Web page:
Encounters with data and AI require contending with the uncertainties of systems that are most often understood through their inputs and outputs. Storytelling is one way to reckon with and make sense of these uncertainties. So what stories can we tell about a world that has increasingly come to rely on AI-based, data-driven interventions to address social problems?
Curated and edited by Ranjit Singh, Rigoberto Lara Guzmán, and Patrick Davison, Parables of AI in/from the Majority World grew out of an experimental workshop Data & Society held in October 2021 that was designed to produce new ways of engaging with the global impacts of digital technologies. The anthology brings together original stories about the everyday experiences of living with AI-based systems from storytellers in Africa, Latin America, the Middle East, and South Asia — who explore themes including postcolonial computing, data extractivism, dignity, solidarity, and data justice.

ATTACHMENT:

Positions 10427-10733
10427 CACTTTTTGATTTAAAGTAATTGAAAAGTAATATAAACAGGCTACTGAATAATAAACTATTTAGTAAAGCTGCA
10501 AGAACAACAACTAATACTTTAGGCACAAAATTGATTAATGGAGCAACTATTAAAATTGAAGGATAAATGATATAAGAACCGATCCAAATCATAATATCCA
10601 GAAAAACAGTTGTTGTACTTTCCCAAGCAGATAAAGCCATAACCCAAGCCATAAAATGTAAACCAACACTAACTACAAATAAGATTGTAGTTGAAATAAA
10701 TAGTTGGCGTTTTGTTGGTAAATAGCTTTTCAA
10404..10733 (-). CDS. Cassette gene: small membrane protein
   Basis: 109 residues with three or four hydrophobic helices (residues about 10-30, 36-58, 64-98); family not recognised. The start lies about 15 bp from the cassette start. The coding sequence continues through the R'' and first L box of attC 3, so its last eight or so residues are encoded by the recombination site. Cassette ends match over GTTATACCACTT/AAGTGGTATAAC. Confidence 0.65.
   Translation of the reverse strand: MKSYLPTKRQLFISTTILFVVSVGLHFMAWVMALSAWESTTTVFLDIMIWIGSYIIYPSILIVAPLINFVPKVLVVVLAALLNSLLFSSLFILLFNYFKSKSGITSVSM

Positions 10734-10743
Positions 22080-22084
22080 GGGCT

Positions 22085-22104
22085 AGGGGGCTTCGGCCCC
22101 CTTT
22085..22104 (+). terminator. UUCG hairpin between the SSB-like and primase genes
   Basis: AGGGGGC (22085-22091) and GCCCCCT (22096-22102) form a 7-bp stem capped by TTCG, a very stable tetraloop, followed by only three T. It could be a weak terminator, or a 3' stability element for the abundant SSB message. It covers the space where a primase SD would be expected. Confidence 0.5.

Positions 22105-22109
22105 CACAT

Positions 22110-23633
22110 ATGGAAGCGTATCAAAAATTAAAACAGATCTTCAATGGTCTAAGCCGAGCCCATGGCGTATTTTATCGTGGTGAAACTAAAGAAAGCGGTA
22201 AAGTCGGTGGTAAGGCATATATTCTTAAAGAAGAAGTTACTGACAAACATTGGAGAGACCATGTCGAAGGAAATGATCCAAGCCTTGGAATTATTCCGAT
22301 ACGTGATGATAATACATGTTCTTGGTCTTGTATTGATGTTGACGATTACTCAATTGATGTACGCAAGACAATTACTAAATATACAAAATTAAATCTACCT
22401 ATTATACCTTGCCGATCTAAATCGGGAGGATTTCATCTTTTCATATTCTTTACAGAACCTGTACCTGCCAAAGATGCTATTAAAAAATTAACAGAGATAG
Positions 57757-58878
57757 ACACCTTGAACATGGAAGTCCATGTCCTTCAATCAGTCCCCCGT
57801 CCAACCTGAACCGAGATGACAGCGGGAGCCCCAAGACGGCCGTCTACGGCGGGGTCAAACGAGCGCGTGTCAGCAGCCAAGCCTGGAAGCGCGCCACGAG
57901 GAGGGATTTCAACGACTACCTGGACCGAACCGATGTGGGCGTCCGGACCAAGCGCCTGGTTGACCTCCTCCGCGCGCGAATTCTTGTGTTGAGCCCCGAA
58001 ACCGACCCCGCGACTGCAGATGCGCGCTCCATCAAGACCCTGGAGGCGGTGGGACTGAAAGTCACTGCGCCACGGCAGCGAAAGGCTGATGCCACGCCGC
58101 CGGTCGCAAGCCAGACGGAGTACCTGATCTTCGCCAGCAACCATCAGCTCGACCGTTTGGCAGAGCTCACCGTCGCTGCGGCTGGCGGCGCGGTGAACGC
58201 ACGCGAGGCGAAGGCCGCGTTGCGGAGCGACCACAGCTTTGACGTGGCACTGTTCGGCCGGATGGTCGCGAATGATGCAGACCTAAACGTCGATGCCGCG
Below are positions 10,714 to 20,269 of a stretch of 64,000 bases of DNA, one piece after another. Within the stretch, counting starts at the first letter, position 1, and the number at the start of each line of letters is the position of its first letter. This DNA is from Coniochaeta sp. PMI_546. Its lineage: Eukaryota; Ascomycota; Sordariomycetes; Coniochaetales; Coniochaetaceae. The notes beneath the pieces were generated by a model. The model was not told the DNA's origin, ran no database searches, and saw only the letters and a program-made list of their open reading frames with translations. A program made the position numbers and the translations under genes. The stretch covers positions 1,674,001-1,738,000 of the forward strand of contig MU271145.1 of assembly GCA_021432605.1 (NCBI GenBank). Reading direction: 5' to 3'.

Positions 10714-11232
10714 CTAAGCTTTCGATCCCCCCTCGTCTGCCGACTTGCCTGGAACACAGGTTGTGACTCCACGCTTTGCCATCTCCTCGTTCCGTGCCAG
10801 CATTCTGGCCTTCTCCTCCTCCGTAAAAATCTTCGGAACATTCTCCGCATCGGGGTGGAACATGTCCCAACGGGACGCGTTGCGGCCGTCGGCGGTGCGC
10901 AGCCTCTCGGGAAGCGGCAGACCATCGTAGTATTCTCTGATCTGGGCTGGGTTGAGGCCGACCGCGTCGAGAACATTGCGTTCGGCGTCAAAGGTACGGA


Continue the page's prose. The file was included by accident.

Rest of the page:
Storytelling is relational; it places storytellers in a relationship with a community of listeners. When a story is valued by those who hear it, who assume the responsibility of passing it on, it becomes a parable. Parables stick with their listeners. They are stories that people can identify with, and in which they see part of their own experience mirrored. The parables collected here offer a way to engage with the ordinary ethics of living with digital technologies in the majority world. That engagement with the ordinary is crucial to understanding emergent social patterns of data-driven life on a planetary scale.
Suggested Citation: Singh, Ranjit, Rigoberto Lara Guzmán, and Patrick Davison, eds. Parables of AI in/from the Majority World. New York: Data & Society Research Institute, 2022. http://dx.doi.org/10.2139/ssrn.4258527.